Stotts also believes because Curry is such a smart player and has gained more experience that his defense has been improving.
Hear from Coach Stotts right here:

Be sure to check back throughout the night and tomorrow morning for analysis, articles, and videos from the players!

Everything you need to know from pregame as Trail Blazers prep for Dallas Mavericks

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Everything you need to know from pregame as Trail Blazers prep for Dallas Mavericks

DALLAS – Today's game in Dallas is the first of a back-to-back on the road for the Trail Blazers. Portland will face Oklahoma City on Monday night. As for the Mavericks, this will be the third game in four days.

Before Sunday's matinee tipped off, both Blazers head coach Terry Stotts and Mavericks head coach Rick Carlisle addressed the media to give updates on their newest players and more.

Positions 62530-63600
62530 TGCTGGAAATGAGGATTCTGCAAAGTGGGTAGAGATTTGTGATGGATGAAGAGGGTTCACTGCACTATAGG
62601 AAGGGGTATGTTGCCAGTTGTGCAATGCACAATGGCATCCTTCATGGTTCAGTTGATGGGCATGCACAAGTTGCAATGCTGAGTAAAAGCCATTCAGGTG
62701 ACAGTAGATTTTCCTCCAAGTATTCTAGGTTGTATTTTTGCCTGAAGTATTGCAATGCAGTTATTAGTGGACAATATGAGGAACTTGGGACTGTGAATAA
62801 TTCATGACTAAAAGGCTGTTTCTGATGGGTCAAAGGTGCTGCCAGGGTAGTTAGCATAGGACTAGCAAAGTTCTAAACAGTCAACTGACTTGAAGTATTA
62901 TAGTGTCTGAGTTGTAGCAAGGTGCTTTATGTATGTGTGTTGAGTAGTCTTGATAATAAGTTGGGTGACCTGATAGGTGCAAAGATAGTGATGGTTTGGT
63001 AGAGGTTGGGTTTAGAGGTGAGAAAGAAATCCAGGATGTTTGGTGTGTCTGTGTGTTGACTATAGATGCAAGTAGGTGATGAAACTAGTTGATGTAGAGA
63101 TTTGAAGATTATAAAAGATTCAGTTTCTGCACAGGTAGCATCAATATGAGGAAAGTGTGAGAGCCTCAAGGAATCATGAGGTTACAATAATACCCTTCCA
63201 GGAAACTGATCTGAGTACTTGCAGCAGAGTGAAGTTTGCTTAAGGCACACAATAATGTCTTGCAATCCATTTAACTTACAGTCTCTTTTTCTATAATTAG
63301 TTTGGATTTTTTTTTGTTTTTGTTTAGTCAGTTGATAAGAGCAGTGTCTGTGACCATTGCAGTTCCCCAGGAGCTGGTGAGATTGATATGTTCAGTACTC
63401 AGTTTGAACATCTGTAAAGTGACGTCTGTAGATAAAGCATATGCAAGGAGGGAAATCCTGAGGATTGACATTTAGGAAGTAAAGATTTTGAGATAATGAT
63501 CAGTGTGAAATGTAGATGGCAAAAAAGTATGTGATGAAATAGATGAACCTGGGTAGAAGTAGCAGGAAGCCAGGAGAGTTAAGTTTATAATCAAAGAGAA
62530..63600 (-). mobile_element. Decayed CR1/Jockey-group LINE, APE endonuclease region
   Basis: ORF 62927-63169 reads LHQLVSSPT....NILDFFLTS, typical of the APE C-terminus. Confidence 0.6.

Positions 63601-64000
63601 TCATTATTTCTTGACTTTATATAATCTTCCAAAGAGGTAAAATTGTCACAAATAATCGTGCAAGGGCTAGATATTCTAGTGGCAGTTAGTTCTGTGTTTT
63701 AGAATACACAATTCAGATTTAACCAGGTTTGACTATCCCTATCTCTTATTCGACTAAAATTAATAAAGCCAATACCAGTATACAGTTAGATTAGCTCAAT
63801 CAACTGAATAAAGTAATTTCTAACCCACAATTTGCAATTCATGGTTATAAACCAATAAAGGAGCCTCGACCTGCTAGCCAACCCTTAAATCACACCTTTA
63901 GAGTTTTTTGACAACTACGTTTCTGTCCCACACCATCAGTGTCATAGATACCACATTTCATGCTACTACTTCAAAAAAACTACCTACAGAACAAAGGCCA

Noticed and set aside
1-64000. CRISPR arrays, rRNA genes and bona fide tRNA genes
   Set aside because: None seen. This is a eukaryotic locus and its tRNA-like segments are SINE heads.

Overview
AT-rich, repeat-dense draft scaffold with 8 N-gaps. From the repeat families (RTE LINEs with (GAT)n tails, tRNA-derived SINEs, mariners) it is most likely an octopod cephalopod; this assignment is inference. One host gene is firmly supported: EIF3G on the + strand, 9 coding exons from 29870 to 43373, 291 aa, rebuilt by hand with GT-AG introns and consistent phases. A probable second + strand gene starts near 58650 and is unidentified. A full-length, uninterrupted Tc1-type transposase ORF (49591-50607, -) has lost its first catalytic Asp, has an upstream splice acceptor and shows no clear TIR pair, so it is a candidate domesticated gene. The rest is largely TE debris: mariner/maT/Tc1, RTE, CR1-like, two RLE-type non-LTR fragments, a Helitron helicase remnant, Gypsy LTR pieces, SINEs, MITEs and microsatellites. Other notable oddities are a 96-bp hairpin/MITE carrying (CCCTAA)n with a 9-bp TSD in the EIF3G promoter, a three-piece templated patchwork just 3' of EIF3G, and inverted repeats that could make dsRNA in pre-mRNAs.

Coach Carlisle discussed how Kristaps Porzingis has been fitting in despite not being able to play. Coach talked about how he has shared with Porzingis his plans on how he will fit into the rotation next season as the Mavs have decided to hold Porzingis out for the rest of the year to rehab his knee.

Carlisle also praised his former assistant coach, saying, “Every player that has gone [to Portland] has played better because of Terry Stotts.”

Coach Carlisle wasn’t just praising the Blazers head coach. He had this to say about the Trail Blazers backcourt of Damian Lillard and CJ McCollum: